A conference such as this must, by its very nature, involve a good bit of showcasing a player’s technique. It sometimes has the subtle feel of a gathering of body-builders all flexing for one another. This being the case, there is a built-in tendency for the works presented to lean toward the technical and showy side. While this is sometimes done extremely effectively, these successes are more the exception than the rule. Many of the pieces served as little more than vehicles for the players—very challenging and impressive, but forgettable or (in the worst cases) vacuous.

    Bravo for writing one of the most accurate statements I have ever read about the academic saxophone world. This sort of self-congratulating and masturbatory mentality is exactly the reason I do not participate in these events anymore. And it is largely why the instrument, in its classical iteration, continues to languish in its own isolated niche within a niche within a niche. That this problem was identified and articulated by someone outside of the club should serve as a wake up call for those intent on going deeper down the rabbit hole.

    Reply
    1. Stephen Lias

      Brian:

      I appreciate your enthusiasm. I want to emphasize, however, that my entire experience at NASA was a positive one and that the comment you quote was certainly not intended as an indictment. That technique is valued and showcased at these events is not – in my opinion – a bad thing. It is simply a fact… and one that has ramifications for the composers whose works are presented. I found the “flexing” to be more entertaining than annoying. I can, however, imagine feeling differently if I were a saxophonist.

      Reply
  3. Brian

    It’s definitely not entertaining when your colleagues are constantly lamenting how the saxophone is poorly regarded (or simply written off) within the broader musical community, while still perpetuating this type of playing.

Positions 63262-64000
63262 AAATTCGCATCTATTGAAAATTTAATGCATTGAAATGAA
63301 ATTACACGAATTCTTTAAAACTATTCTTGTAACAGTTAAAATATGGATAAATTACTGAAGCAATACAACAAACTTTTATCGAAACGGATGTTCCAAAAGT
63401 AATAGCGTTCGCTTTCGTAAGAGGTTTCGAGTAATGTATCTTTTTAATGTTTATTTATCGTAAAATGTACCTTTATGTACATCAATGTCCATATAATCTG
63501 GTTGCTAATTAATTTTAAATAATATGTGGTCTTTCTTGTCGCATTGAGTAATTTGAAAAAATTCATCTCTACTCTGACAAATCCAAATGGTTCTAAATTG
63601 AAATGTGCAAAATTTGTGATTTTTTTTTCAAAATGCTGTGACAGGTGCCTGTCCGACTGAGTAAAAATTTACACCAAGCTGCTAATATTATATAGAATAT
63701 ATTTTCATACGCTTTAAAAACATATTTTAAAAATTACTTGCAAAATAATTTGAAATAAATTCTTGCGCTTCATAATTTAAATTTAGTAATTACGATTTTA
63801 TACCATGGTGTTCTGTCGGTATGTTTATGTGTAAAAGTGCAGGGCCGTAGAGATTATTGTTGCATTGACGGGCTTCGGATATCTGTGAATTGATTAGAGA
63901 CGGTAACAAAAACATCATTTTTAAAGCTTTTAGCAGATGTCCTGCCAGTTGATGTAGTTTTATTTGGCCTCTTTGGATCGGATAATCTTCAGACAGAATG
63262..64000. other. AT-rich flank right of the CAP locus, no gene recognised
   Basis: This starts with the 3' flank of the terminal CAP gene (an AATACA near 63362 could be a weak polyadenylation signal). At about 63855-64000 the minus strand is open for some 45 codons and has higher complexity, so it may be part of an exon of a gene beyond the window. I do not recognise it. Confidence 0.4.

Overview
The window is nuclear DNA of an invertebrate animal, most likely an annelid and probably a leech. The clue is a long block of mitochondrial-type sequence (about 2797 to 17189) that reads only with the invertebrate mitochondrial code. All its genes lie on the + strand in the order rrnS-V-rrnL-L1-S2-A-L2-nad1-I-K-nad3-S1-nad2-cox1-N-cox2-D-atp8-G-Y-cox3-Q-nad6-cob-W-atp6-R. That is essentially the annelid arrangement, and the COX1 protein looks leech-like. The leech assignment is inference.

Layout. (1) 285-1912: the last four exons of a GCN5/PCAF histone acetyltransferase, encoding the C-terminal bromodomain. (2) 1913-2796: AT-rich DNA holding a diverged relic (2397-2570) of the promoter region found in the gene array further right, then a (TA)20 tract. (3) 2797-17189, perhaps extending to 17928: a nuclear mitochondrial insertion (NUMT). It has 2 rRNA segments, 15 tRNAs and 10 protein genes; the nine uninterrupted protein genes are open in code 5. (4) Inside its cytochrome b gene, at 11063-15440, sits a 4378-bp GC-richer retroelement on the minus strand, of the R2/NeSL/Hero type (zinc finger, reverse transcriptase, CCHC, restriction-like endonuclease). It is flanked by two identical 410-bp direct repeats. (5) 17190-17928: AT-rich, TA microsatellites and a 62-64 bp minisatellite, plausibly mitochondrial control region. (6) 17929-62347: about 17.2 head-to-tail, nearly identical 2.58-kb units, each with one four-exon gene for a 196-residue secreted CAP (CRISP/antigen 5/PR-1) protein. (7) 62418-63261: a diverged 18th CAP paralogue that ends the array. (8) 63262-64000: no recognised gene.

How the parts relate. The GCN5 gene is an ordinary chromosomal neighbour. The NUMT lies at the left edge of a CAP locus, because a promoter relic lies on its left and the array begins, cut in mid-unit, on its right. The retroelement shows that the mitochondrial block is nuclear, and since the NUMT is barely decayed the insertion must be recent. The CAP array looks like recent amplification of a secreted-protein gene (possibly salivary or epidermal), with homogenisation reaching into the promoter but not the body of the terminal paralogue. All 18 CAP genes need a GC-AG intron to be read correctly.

Reply
  4. Jonathan

    You must remember that it is the composers that write the music, not the performers. If living composers always want to write insanely difficult showy, or vacuous music for the saxophone, well you can’t disparage the performers.

    If composers want their work to be championed, then they need to write good music. When I perform music at a NASA conference, I deliberately choose works that I think more people should perform. Maybe they are works that have received few performances, but are very well crafted, deserving more attention. Or maybe I request a commission from a composer who has already written some good music. Despite what some disgruntled folks may proclaim, these conferences are not “a gathering of body-builders all flexing for one another.” NASA conferences are about THE MUSIC: sharing new music, reacquainting ourselves with some old chestnuts in the repertoire, exploring new performance techniques, and reveling in a variety of musical experiences.

    Sure, every piece is not brilliant. The mediocre pieces may indeed only be performed once. But the good pieces will soon become part of the repertoire. The saxophone is one of the few instruments with a continuously developing repertoire.

    One thing you might have mentioned again is that you only heard a small fraction of the music presented at this conference. There were almost always several concurrent events programed. All the music was not technically difficult. Some was even tonal. Jazz performances were also featured at the conference.

    Our goal as performers is to find great music and perform it for our audiences. NASA conferences provide us with the opportunity to shop for new repertoire. They also can provide composers the chance to see what the instrument can do.

    Those of us involved in contemporary music performance and composition should spend more time sharing ideas, playing music, and working to add significant 21st-Century works–music of and inspired by our time–to the repertoire of our instrument.

    Reply